Chapter 32

Beatrice meets Tripalda—is led by Bindo to the Witch’s Cave.

The Albinois Bindo had been greatly struck by the appearance of Beatrice. There was a wildness in her countenance and gestures that excited his curiosity; and he seemed to feel instinctively that she had about her the marks of one who dealt with unembodied spirits. He had ventured to speak to his mistress concerning her; but he learnt nothing except that Ferrara was her native town. With this slight information he visited his friend, the witch, and they canvassed the subject together.

‘Her eye sees beyond this world,’ said Bindo; ‘if you were to look on her, you would find a companion in your art. I have discovered that there is a mysterious connexion between her and the prince: he liberated her when she was imprisoned by the Dominican fathers, as a Paterin, they say, but I suspect that it was for magic.’

‘At any rate,’ replied the witch, ‘there is a mystery in this that I will clear up. I will go to Ferrara, and learn who and what she is. Expect me back in less than a month; in the mean time watch her; watch every word and action; something may come of this.’

The witch went to Ferrara. She traversed the hills, and went by unknown paths, and across the untrodden mountains, guided either by her former experience, or by the arch fiend himself; for it required almost supernatural knowledge to trace her way among the heaped and confused range of the Apennines. She walked at night, and rested during the day, and saw the sun many times rise and set among the wild forests that covered the hills. At Ferrara she learnt what she desired: Beatrice, the Ancilla Dei, the prophetess, was not forgotten; even her connexion with Castruccio had been guessed at; and some even dared assert, that she had never quitted Lucca, or the palace of the prince, during her pretended pilgrimage to Rome. The witch returned, joyful to think that she had now obtained an instrument for some of her projects.

What were her projects? They had not that settled aim and undeviating course which one object might inspire. Her desire was malice; and her present hope, to impress upon Bindo some notion of the powers to which she pretended. She had been young once; and her nature, never mild, had been turned to ferocity by wrongs which had been received so long ago, that the authors of them were all dead, and she, the victim, alone survived. Calumny had blasted her name; her dearest affections had been blighted; her children torn from her; and she remained to execrate and to avenge.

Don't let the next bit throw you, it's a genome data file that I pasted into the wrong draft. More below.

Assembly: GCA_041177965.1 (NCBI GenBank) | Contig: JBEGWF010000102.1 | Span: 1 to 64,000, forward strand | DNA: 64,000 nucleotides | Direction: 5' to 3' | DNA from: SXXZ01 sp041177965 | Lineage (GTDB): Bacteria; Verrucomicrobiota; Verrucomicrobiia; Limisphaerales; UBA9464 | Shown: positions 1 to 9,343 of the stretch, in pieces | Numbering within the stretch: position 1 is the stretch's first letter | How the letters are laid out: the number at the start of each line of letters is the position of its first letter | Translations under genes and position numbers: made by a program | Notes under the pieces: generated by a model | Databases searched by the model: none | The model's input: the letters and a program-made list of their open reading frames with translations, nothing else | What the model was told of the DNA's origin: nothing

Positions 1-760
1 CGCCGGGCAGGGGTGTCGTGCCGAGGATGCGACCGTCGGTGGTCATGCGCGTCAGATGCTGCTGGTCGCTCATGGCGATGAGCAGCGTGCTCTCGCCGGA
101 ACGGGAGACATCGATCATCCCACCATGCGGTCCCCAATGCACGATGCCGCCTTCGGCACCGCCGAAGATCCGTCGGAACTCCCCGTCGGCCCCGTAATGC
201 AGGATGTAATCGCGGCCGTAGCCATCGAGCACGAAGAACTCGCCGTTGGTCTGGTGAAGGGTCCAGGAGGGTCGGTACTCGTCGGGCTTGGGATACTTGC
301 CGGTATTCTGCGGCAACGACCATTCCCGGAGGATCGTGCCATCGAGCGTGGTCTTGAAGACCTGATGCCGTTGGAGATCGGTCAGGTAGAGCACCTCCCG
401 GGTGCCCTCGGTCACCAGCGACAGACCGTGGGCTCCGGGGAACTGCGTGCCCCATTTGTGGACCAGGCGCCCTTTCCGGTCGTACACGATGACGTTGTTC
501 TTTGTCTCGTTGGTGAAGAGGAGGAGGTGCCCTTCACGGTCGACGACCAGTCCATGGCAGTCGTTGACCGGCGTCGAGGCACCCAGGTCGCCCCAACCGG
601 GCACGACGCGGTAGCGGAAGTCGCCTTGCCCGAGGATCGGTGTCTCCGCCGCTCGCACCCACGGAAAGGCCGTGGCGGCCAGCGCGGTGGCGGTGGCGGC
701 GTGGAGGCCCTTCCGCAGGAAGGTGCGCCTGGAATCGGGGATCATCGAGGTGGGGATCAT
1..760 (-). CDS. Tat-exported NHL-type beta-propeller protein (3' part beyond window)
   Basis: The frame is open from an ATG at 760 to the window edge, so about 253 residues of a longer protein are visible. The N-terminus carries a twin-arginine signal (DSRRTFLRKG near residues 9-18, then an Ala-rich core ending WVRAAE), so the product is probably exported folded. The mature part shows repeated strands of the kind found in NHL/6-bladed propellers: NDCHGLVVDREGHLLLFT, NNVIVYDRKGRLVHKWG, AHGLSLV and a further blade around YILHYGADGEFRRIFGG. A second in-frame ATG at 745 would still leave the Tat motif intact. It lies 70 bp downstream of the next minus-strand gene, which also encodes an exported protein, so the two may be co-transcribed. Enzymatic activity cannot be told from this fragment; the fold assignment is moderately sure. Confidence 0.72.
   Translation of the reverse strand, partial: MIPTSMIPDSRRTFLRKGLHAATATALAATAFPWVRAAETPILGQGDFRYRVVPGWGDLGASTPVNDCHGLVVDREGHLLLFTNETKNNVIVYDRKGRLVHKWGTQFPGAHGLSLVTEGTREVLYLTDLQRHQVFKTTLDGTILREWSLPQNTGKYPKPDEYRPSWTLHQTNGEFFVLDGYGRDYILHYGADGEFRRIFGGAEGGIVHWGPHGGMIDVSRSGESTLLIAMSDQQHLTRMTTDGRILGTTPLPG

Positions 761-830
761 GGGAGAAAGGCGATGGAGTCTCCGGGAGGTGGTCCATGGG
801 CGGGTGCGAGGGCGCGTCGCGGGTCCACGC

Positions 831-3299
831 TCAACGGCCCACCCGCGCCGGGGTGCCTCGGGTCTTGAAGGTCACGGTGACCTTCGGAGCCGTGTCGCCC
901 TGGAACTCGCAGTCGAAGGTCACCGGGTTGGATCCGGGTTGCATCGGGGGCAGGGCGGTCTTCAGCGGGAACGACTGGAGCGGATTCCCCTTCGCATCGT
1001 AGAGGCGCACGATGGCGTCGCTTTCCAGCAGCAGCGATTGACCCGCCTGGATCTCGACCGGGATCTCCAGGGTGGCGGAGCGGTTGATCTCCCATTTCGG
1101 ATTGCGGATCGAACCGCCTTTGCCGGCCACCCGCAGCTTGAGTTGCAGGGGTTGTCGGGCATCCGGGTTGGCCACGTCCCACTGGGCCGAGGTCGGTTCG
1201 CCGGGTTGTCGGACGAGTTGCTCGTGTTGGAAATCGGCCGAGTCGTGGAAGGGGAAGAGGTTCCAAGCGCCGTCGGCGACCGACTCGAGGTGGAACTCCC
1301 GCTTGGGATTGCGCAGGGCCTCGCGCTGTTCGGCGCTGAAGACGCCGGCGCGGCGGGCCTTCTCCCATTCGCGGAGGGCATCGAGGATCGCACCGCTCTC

Her evil propensities had long exhausted themselves in acts of petty mischief among the peasantry; but her connexion with Bindo gave her hopes of a wider scope for wickedness. To injure Castruccio, or to benefit Euthanasia, was alike indifferent to her. She saw and understood more of the human heart than Bindo did: she knew, that Euthanasia had once loved the prince; and injury to him she hoped would carry a double sting. She was old, perhaps about to die; and she thought that there would be a pleasure in expiring amidst the groans of the victims of her malice.

In these days, when the passions, if they are not milder, are more restrained, and assume a more conventional appearance, it will be doubted if such fiendish love of mischief ever existed; but that it did, all tradition and history prove. It was believed, that the witch loved evil as her daily bread, and that she had sold her soul to the devil to do ill alone; she knew how powerless she was; but she desired to fill in every part the character attributed to her.

As she returned over the Apennines, she planned her future conduct; she thought she saw one mighty ruin envelop three master-spirits of the human kind, plotted by her alone. It was a dangerous experiment. ‘But I must die,’ she cried; ‘and what death will be sweeter, even if it be in the midst of flames, if so many share the torments with me? And thou, puny abortion, who darest with trembling hands meddle in work beyond thee, thou also shalt taste the poison so long withheld! A canker cling to you all! I have long sought for labour suited to my genius; and now I have found it.’

  By PanEris using Melati.

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